Tuesday, 28 July 2015

Dzalanyama Primary School

I've got my usual post expedition lurgy, which is incredibly frustrating, but is allowing me some time to catch up on writing and go through my photographs from my recent return visit to Malawi. I'll try and get them up here over the next few days.  Here is my first installment. If you have any questions about Malawi as a travel destination, please do get in touch. As last year, it was a wonderful journey, across a country that I love, filled with kind and generous people that are fast becoming friends.
We flew in to Lilongwe at the beginning of the month, to a warm welcome from Tom and Janey at Mabuya Camp. "We" being a small team of students from Arran High School, their teachers, and myself, their expedition leader, working on behalf of Outlook Expeditions. Lilongwe served as a platform for a short visit to the Ministry of Hope Crisis Nursery, where orphaned children from precarious backgrounds are taken in, and cared for until they are weaned and able to be returned to their families, or placed with foster families. Here the students learned about the risks that tiny babies face, including the hazards of childbirth, HIV and poverty- each putting their precarious lives in danger from the word go. We also experienced first hand the love and dedication of the care-givers at the nursery, who strive to give the babies a strong start in life. MoH also run a second crisis nursery at Mzuzu in the north of the Malawi, and a operate a mobile clinic service too.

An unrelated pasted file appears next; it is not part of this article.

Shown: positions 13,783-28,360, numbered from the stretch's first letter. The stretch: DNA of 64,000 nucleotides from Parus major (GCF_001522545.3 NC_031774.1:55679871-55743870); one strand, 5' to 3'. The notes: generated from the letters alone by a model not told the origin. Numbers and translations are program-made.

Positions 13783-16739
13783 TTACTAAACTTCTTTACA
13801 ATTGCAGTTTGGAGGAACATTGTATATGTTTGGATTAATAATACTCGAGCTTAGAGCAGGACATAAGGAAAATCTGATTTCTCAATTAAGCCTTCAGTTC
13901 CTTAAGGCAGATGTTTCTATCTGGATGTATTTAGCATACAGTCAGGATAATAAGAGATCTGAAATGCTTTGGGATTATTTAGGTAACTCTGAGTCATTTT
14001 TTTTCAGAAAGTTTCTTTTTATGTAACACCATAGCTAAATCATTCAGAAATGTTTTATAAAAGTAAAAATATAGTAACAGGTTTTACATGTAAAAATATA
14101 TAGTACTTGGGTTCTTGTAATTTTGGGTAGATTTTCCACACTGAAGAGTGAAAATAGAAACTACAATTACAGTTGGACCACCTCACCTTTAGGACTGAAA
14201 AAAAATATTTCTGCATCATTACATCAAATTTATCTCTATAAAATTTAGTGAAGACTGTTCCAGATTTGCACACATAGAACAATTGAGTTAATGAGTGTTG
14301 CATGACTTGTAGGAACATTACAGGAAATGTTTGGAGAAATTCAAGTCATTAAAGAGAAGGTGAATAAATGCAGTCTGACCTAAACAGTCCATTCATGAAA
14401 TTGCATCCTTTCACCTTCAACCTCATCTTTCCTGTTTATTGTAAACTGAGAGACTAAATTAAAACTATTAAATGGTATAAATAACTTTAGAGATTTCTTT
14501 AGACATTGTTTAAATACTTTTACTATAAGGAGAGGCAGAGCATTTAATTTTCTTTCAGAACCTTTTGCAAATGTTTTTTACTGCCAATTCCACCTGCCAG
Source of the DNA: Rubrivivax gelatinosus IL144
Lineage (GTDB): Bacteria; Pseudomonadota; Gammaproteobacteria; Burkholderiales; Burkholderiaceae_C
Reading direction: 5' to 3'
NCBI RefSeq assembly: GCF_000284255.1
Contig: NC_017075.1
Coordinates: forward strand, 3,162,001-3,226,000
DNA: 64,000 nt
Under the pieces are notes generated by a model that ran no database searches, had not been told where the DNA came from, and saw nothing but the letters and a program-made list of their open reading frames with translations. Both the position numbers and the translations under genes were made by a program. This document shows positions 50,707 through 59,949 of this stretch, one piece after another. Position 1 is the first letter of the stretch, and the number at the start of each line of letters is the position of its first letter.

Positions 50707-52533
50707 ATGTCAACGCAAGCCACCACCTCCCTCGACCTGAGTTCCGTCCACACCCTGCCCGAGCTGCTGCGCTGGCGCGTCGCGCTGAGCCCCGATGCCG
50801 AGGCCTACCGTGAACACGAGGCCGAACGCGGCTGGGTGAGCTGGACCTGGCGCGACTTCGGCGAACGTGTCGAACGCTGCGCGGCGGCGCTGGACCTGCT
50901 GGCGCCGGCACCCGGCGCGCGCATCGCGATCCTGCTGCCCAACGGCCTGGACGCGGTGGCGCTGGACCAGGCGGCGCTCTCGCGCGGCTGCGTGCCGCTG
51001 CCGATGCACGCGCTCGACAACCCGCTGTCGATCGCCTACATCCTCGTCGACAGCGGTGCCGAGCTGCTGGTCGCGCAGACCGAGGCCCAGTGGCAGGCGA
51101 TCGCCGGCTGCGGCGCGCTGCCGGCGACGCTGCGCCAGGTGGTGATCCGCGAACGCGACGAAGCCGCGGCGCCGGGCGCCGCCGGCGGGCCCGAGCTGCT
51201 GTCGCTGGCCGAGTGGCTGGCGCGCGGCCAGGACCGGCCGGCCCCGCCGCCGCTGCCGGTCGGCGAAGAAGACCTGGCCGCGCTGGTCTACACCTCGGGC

From Lilongwe we travelled to Dzalanyama Forest Reserve, where a village primary school is in urgent need of support. Our task was to rennovate an old staffroom to turn it in to a library for staff and students. Time was short, so the students worked incredibly hard, painting and building bookshelves, under the watchful eye of the headmaster and his students. The school lacks many basic amenities, and is in a sorry state of repair. We would have liked to have done much more. The teachers were on strike, having not been paid since the start of the financial year. The children still came to school however, giving the place a topsy turvy air, with riotous kids running around the quad all day while the teachers sat in the headmaster's office. Even under these strange circumstances, we received a warm welcome from staff and students. The headmaster outlined to us the urgent needs of the school, from sports equipment to exercise books, and solar panels to classroom furniture. Last year I helped build a boys dormitory, but this still isn't being used as they don't have the money to build the toilets.

Just as I was feeling quite downhearted about the situation, I met Benson, a former learner at the school,  back in the village for the holidays, currently studying Pharmacology at university in the city. Possibilities are here, if only young people get the help they need.

There isn't much scope for scratching a living in the Forest Reserve. One way the local make ends meet is by cutting firewood and then cycling the 65km to the city to sell it.  Deforestration is a pressing environmental concern in Malawi.

Everywhere we went, we were escorted by curious children who held our hands and laughed at our strange manners. 

The crazy, lovely children of Dzalanyama Primary School. They are just like kids anywhere really, except the they have a lot less of everything.

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